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Dynamic Host Congiguration                                      T. Chown
Internet-Draft                                 University of Southampton
Expires: May 18, 2004                                          S. Venaas
                                                                 UNINETT
                                                      A.K. Vijayabhaskar
                                                         Hewlett-Packard
                                                       November 18, 2003


             Renumbering Requirements for Stateless DHCPv6
            draft-chown-dhc-stateless-dhcpv6-renumbering-00

Status of this Memo

   This document is an Internet-Draft and is in full conformance with
   all provisions of Section 10 of RFC2026.

   Internet-Drafts are working documents of the Internet Engineering
   Task Force (IETF), its areas, and its working groups. Note that other
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   This Internet-Draft will expire on May 18, 2004.

Copyright Notice

   Copyright (C) The Internet Society (2003). All Rights Reserved.

Abstract

   IPv6 hosts using Stateless Address Autoconfiguration are able to
   automatically configure their IPv6 address and default router
   settings. However, further settings are not available.   If such
   hosts wish to automatically configure their DNS, NTP or other
   specific settings the stateless variant of the Dynamic Host
   Configuration Protocol for IPv6 (DHCPv6) could be used.   This
   combination of Stateless Address Autoconfiguration and stateless
   DHCPv6 could be used quite commonly in IPv6 networks.   However,
   hosts using such a combination currently have no means by which to be



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   informed of changes in stateless DHCPv6 option settings, e.g. the
   addition of a new NTP server address, changes in DNS search paths, or
   full site renumbering. This document is presented as a problem
   statement from which a solution should be proposed in a subsequent
   document.

Table of Contents

   1.  Introduction . . . . . . . . . . . . . . . . . . . . . . . . .  3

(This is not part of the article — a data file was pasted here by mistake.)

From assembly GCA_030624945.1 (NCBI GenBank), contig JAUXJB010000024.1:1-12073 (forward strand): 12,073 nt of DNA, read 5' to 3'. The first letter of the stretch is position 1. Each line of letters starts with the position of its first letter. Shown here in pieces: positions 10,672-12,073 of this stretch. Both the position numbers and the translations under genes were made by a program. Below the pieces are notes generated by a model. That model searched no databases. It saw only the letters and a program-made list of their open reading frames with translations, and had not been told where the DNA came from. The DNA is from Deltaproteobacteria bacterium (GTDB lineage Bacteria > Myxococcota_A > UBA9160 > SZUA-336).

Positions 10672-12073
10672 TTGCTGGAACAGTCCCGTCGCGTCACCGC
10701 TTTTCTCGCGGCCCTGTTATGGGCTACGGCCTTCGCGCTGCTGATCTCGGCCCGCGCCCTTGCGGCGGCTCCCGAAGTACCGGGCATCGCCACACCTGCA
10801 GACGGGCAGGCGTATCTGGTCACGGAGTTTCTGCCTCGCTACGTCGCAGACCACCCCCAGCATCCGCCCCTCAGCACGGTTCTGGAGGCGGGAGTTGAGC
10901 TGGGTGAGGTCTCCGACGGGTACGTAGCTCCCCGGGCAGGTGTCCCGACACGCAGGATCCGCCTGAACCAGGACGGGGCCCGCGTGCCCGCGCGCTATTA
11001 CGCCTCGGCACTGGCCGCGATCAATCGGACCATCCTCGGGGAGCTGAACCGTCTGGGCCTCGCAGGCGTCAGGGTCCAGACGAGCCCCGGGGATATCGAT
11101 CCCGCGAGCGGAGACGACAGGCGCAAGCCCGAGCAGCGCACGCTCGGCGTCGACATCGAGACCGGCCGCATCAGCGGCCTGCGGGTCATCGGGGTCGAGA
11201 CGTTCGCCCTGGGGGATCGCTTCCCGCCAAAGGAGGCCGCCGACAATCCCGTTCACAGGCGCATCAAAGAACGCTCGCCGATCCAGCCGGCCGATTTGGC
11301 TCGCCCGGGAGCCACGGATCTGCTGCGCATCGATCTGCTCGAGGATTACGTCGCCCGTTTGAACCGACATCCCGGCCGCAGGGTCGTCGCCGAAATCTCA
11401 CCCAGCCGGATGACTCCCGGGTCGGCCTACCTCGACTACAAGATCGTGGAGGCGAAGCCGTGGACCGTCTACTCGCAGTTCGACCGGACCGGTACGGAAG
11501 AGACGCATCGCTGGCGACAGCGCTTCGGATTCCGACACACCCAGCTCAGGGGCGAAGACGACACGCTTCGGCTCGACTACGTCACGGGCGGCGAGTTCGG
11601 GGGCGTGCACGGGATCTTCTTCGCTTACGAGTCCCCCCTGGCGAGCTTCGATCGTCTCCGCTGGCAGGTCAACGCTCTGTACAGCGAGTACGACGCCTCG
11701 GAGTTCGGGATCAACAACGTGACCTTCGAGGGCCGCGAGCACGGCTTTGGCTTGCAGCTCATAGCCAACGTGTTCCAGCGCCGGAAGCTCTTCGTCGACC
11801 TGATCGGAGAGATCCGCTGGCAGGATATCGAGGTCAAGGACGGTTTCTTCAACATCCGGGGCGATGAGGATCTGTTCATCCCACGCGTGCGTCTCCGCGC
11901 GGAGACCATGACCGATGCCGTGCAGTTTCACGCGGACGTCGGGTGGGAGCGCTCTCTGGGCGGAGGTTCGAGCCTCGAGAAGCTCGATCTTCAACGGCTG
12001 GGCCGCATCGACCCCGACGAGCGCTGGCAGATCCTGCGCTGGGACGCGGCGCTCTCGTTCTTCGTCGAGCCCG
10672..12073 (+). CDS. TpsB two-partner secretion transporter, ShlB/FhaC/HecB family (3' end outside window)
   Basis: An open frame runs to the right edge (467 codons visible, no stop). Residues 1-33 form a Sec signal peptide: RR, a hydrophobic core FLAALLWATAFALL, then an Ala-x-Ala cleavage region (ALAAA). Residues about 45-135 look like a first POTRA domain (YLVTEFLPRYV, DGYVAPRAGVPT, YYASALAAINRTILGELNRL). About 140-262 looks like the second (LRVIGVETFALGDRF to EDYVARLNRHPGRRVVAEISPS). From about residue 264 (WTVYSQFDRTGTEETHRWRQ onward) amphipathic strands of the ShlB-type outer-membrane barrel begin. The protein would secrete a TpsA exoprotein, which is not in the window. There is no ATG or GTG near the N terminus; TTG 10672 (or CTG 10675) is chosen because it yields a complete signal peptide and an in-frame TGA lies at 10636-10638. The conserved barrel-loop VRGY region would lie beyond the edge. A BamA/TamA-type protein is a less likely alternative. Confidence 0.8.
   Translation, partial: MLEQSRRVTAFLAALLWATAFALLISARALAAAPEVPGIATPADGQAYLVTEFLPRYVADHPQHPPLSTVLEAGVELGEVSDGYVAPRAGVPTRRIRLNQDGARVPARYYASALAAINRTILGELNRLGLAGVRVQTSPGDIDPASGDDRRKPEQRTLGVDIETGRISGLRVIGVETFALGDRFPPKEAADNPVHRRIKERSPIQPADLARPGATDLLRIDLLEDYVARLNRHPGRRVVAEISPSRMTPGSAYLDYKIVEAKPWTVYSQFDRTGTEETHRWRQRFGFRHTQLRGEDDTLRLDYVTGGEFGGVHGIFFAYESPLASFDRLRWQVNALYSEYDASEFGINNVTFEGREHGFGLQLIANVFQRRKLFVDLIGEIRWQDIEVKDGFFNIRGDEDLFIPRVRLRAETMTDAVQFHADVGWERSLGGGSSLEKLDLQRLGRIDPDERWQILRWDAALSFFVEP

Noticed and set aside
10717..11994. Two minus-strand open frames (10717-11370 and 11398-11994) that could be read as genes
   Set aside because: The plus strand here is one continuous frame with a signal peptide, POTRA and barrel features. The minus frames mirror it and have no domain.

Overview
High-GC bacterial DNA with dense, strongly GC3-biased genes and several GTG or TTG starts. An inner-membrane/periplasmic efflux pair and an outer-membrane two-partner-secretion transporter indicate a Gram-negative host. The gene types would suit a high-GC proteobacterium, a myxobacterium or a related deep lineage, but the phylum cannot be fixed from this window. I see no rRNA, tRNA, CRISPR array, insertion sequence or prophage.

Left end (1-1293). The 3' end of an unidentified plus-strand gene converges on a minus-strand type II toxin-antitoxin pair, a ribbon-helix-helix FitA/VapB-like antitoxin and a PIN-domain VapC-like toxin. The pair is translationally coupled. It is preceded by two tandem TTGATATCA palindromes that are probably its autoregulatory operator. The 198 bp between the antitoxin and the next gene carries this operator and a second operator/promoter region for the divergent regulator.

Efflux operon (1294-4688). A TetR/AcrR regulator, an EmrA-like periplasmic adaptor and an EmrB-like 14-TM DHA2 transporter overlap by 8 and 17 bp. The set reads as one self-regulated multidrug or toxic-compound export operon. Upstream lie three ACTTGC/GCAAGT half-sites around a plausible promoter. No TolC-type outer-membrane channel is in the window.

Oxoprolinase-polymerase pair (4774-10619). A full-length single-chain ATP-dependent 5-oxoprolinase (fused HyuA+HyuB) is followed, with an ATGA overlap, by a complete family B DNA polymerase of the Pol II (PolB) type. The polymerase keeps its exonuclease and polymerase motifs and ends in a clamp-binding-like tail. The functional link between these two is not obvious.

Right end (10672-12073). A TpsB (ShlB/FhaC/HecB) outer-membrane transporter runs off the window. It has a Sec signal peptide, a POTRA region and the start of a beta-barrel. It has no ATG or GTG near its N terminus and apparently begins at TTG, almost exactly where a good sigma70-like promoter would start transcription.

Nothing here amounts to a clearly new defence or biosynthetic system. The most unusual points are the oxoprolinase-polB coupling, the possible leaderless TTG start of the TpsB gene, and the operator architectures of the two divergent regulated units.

2.  Problem Statement  . . . . . . . . . . . . . . . . . . . . . .  3
   3.  Renumbering Scenarios  . . . . . . . . . . . . . . . . . . . .  4
   3.1 Site renumbering . . . . . . . . . . . . . . . . . . . . . . .  4
   3.2 Changes to a DHCPv6-assigned setting . . . . . . . . . . . . .  4
   4.  Renumbering Requirements . . . . . . . . . . . . . . . . . . .  4
   5.  Solution Space . . . . . . . . . . . . . . . . . . . . . . . .  5
   6.  Summary  . . . . . . . . . . . . . . . . . . . . . . . . . . .  5
   7.  Security Considerations  . . . . . . . . . . . . . . . . . . .  5
       Normative References . . . . . . . . . . . . . . . . . . . . .  6
       Authors' Addresses . . . . . . . . . . . . . . . . . . . . . .  6
       Intellectual Property and Copyright Statements . . . . . . . .  7































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1. Introduction

   IPv6 hosts using Stateless Address Autoconfiguration [1] are able to
   automatically configure their IPv6 address and default router
   settings. While Stateless Address Autoconfiguration for IPv6 allows
   automatic configuration of these settings, it does not provide a
   mechanism for additional, non IP-address settings to be automatically
   configured.

   The full version of the Dynamic Host Configuration Protocol for IPv6
   (DHCPv6) [2] is designed to provide both stateful address assignment
   to IPv6 hosts, as well as additional (non IP-address) configuration
   including DNS, NTP and other specific settings.   A full stateful
   DHCPv6 server allocates the addresses and maintains the clients
   bindings to keep track of client leases.

   If hosts using Stateless Address Autoconfiguration for IPv6 wish to
   automatically configure their DNS, NTP or other specific settings the
   stateless variant [3] of DHCPv6 could be used. The stateless variant
   of DHCPv6 is more lightweight. It does not do address assignment,
   instead it only provides additional configuration parameters like DNS
   resolver addresses.  It does not maintain state about the information
   assigned to clients;  the additional parameters do not have an
   explicit life-time associated with them in the same way that IP
   addresses do, and hence the DHCPv6 server does not need to maintain
   the state of the clients.

   This combination of Stateless Address Autoconfiguration and stateless
   DHCPv6 could be used quite commonly in IPv6 networks.   In the
   absence of an alternative method for DNS, NTP and other options to be
   automatically configured, it may become the most common combination
   for statelessly configuring hosts.

2. Problem Statement

   A problem however lies in the ability, or lack of ability, of clients
   using this combination to be informed of (or to deduce) changes in
   DHCPv6 assigned settings.

   While a DHCPv6 server unicasts Reconfigure message to individual
   clients to trigger the clients to intiate Information-request/reply
   configuration exchanges to update their configuration settings, the
   stateless variant of DHCPv6 cannot use the Reconfigure mechanism
   because it does not maintain a list of IP addresses (leases) to send
   the unicast messages to.

   Thus events including the following cannot be handled:




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   o  Full site renumbering

   o  DNS server change of address

   o  NTP server change of address

   o  Changes in DNS search paths